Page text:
A recent decision by the Telecom Regulatory Authority of India (TRAI) to recommend imposing a penalty of Rs 3,000 crore on the three large incumbent operators does not bring glory to anyone - David, Goliath and the referee. It tells a sorry state of affairs in the telecom sector where instead of competing in the market place, the players are fighting regulatory war.
In the fight between David and Goliath, it is the referee who appears to be in the bad light.
The regulator recommended imposing a penalty on three incumbent operators for not giving points of interconnection (POIs) to Reliance Jio. POIs are very important in telecom. Whenever a subscriber of one network (Airtel) makes call to a subscriber of another network (Vodafone), the call travels through POI. All the networks are linked through POIs.
Reliance Jio won spectrum for 4G services in 2010. The company has launched its services after six years of winning airwaves. For last few months, it was offering SIM to customers for trial. Now it has announced commercial launch but it will start charging customers only from next year.
In such a scenario when it sought 12000 POIs from the incumbent operators - Bharti Airtel, Vodafone and Idea Cellular, they had suspicion that Reliance Jio wanted to choke their networks. After all, the company has not yet started charging from its subscribers.
The incumbent operator say there will be ‘tsunami’ of incoming voice traffic as the services were free. Moreover, the voice will always be free so their networks would be choked. It is to be noted that all the networks are facing scarcity of spectrum.
Presently, per minute realization for an incumbent operator is 30-40 paise, it will decline to 22-25 paise when Reliance Jio launches its services, claim incumbent operators. Moreover, the volume of traffic will be such that the quality of services will be poor and the networks may collapse altogether.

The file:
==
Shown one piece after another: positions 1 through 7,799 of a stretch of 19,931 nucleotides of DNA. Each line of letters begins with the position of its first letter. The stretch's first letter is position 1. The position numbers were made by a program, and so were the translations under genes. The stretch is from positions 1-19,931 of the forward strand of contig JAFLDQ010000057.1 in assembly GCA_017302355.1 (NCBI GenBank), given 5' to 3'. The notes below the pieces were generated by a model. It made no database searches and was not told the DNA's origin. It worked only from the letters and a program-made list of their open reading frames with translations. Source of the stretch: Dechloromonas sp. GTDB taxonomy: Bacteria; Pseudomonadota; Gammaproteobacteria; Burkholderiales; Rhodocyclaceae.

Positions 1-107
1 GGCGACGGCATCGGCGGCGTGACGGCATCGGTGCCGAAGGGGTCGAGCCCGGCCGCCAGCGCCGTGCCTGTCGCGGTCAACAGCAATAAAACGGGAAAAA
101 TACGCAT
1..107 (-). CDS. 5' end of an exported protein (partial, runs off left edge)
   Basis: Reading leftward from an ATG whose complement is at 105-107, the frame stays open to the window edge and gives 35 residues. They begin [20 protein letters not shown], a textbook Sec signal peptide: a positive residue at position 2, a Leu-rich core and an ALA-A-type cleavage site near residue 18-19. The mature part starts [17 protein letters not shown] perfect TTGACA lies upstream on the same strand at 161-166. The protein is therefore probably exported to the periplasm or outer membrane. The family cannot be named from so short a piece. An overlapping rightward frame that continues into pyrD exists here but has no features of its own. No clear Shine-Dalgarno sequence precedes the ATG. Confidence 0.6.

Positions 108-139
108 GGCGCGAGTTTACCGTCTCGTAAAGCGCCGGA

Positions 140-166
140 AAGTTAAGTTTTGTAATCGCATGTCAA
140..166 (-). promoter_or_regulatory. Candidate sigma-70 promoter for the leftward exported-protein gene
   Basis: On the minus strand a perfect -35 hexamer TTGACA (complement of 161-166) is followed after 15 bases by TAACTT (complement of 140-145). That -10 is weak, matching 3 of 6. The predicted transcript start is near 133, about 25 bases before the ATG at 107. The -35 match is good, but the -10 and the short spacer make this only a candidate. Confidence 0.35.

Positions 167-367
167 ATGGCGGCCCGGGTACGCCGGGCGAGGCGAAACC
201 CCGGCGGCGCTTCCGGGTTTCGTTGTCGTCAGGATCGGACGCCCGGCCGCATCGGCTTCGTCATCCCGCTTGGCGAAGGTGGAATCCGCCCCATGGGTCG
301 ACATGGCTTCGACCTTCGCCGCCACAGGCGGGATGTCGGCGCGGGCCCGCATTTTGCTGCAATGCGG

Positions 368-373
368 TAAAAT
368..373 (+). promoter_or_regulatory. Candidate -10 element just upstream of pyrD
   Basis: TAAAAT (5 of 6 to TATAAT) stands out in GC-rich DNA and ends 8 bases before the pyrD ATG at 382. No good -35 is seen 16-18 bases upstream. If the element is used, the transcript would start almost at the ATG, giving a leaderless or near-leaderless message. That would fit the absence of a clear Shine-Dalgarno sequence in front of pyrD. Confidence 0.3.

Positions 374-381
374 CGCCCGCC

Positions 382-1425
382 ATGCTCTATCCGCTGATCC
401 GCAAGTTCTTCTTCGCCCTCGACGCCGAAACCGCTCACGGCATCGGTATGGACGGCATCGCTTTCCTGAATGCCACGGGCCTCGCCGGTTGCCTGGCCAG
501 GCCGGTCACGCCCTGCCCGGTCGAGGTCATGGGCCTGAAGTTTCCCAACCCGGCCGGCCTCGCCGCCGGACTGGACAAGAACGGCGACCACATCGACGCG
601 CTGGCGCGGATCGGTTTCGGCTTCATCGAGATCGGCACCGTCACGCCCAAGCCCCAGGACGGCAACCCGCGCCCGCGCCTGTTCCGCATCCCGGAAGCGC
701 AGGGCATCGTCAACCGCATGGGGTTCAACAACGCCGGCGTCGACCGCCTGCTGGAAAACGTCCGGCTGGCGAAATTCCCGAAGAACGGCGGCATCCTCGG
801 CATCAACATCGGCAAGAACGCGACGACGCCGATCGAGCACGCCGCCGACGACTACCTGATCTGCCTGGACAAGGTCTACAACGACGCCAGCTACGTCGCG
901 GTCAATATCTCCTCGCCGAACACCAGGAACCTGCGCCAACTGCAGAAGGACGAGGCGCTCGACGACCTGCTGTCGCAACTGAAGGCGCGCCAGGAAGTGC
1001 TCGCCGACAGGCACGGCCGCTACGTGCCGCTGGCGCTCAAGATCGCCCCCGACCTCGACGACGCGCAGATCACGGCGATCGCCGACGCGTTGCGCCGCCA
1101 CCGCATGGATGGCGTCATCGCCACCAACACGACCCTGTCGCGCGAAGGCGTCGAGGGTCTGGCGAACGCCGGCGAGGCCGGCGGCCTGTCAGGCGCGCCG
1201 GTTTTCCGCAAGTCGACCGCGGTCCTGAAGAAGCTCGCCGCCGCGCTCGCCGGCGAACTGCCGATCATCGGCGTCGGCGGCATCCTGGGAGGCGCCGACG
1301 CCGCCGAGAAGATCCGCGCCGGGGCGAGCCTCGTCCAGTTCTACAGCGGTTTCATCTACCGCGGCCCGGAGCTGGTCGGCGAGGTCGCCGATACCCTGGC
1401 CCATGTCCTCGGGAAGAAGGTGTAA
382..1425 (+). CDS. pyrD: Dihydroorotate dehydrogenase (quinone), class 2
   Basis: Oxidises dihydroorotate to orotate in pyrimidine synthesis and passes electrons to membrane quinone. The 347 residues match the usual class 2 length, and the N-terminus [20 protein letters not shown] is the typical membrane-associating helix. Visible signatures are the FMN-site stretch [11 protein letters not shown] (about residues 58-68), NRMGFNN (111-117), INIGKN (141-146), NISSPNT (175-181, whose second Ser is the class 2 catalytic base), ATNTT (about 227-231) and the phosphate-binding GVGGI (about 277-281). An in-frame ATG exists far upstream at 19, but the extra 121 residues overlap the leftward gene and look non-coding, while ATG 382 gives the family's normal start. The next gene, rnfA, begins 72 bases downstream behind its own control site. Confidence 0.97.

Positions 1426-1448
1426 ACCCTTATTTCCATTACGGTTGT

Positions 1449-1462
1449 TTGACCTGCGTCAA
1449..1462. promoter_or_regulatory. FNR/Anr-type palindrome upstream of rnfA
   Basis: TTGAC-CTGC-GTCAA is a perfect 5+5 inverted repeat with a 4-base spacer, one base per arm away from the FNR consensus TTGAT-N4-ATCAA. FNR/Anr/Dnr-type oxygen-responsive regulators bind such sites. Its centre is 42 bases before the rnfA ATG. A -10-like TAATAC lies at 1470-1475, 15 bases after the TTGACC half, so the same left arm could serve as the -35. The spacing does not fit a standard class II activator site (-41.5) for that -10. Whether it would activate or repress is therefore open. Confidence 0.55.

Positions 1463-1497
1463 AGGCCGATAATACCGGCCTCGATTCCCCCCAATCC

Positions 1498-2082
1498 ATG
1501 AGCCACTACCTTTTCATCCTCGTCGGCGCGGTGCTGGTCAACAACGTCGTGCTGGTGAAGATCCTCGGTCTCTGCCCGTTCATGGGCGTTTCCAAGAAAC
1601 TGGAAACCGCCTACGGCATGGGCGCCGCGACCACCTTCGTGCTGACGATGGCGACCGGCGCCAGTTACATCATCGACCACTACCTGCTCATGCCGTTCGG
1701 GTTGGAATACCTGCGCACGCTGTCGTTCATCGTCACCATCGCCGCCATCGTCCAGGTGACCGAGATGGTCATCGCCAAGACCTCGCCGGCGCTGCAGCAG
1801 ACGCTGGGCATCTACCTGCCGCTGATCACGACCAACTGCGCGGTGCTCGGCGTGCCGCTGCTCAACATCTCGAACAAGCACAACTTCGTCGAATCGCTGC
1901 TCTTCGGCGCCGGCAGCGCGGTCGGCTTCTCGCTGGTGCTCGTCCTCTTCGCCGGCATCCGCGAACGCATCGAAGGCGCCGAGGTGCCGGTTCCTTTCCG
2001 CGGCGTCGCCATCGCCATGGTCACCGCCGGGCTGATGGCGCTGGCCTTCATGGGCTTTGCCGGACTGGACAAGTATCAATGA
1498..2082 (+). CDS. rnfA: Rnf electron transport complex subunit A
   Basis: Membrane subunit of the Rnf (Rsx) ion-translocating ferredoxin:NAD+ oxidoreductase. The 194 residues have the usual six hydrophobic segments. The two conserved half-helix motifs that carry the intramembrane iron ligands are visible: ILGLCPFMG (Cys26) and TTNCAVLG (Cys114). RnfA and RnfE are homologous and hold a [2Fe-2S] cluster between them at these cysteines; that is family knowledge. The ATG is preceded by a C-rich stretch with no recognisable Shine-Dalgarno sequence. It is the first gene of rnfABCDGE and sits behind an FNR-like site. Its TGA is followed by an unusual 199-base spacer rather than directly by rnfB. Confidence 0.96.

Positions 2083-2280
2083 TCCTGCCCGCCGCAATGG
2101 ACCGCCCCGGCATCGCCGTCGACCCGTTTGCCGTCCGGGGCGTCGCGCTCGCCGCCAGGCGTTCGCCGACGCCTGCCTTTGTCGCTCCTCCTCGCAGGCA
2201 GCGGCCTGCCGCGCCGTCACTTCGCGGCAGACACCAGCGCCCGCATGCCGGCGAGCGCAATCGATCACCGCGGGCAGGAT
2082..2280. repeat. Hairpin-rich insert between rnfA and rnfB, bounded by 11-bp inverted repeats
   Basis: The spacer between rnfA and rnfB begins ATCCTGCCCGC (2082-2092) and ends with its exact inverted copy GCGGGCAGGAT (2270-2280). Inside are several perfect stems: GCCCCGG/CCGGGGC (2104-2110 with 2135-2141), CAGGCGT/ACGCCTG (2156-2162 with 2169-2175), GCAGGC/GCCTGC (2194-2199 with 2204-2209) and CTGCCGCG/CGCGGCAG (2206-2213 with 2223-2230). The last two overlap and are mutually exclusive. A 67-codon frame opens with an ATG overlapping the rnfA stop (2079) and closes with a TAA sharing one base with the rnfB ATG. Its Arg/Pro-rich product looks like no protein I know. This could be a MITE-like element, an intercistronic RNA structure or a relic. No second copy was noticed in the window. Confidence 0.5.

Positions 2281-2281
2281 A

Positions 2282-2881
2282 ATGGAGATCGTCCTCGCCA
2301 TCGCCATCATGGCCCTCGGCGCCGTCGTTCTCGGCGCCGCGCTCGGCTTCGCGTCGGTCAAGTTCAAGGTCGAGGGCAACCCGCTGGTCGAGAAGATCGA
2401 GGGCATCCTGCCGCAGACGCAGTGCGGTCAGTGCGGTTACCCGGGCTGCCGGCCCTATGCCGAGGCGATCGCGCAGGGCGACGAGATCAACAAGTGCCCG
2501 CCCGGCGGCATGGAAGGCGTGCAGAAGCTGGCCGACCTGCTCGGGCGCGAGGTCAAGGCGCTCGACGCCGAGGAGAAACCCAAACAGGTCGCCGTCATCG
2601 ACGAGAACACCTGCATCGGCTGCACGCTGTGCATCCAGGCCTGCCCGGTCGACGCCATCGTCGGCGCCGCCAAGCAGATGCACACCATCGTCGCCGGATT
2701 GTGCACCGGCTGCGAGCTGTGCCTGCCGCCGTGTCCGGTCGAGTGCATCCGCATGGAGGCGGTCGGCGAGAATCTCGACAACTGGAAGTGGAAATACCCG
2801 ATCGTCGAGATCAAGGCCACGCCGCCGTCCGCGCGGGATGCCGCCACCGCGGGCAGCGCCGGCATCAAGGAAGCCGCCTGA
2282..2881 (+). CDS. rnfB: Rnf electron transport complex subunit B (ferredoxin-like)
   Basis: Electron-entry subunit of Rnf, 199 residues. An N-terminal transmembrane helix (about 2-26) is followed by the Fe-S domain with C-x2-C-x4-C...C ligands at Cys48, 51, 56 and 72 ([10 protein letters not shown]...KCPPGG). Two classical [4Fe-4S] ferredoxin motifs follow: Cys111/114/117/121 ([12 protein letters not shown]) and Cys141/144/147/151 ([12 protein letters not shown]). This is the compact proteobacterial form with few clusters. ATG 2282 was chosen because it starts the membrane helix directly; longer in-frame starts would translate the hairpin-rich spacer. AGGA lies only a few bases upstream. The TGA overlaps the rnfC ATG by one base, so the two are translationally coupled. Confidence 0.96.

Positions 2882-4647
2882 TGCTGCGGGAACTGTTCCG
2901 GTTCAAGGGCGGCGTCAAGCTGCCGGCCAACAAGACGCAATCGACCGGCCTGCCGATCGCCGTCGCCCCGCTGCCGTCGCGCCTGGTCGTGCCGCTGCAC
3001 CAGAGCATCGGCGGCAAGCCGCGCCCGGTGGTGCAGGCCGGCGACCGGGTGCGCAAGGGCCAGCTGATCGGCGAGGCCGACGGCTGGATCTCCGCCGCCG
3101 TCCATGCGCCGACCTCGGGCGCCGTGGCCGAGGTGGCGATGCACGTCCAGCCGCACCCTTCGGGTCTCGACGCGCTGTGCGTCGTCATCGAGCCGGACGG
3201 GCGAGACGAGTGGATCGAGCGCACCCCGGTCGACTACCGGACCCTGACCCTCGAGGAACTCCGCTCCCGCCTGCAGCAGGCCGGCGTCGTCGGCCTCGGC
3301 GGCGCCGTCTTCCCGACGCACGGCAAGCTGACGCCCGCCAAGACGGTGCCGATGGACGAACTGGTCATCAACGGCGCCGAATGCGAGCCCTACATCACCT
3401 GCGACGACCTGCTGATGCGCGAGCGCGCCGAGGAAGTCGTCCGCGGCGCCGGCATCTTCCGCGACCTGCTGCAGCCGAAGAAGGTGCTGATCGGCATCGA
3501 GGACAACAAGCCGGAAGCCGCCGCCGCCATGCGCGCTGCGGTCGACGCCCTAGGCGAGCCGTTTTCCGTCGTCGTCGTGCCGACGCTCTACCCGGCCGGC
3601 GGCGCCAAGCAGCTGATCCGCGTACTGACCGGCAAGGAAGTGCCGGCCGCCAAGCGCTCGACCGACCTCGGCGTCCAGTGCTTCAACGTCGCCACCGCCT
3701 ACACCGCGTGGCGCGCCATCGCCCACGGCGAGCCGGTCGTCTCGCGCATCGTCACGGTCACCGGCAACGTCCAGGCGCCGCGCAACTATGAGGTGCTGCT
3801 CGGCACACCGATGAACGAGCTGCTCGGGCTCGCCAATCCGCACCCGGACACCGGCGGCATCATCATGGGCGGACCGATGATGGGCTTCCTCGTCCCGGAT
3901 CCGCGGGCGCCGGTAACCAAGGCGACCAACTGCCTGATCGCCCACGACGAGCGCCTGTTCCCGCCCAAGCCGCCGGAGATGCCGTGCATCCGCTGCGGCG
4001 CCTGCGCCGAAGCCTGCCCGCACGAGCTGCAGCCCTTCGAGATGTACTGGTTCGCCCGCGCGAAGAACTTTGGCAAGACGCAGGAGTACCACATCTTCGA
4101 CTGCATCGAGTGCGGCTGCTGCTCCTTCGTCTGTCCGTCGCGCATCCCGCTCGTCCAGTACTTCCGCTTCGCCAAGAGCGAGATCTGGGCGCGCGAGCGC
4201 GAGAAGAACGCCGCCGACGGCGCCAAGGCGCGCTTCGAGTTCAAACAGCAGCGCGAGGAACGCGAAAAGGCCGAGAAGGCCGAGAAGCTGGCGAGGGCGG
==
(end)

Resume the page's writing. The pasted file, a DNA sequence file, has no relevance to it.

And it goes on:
It is basically a fight between a new operator and incumbent operators. TRAI’s role becomes important in such cases. It should be neutral. However, its decision to impose a fine of Rs 3,000 crore on incumbent players on a subjective manner like the number of POIs does not project it in good light.
If the department of telecommunications (DoT) accepts this decision, chances are very high that it may be meet similar fate as that of TRAI’s earlier decision on call drops. In May, the Supreme Court had struck down TRAI’s directive imposing penalty on telecom operators for call drops.
By any standards it is a very harsh decision. There are arguments and counter arguments of both sides. TRAI should try to solve such issues amicably. This decision creates a perception that the Regulator is not neutral and is biased in favour of one Operator. This is not a good situation for the telecom sector.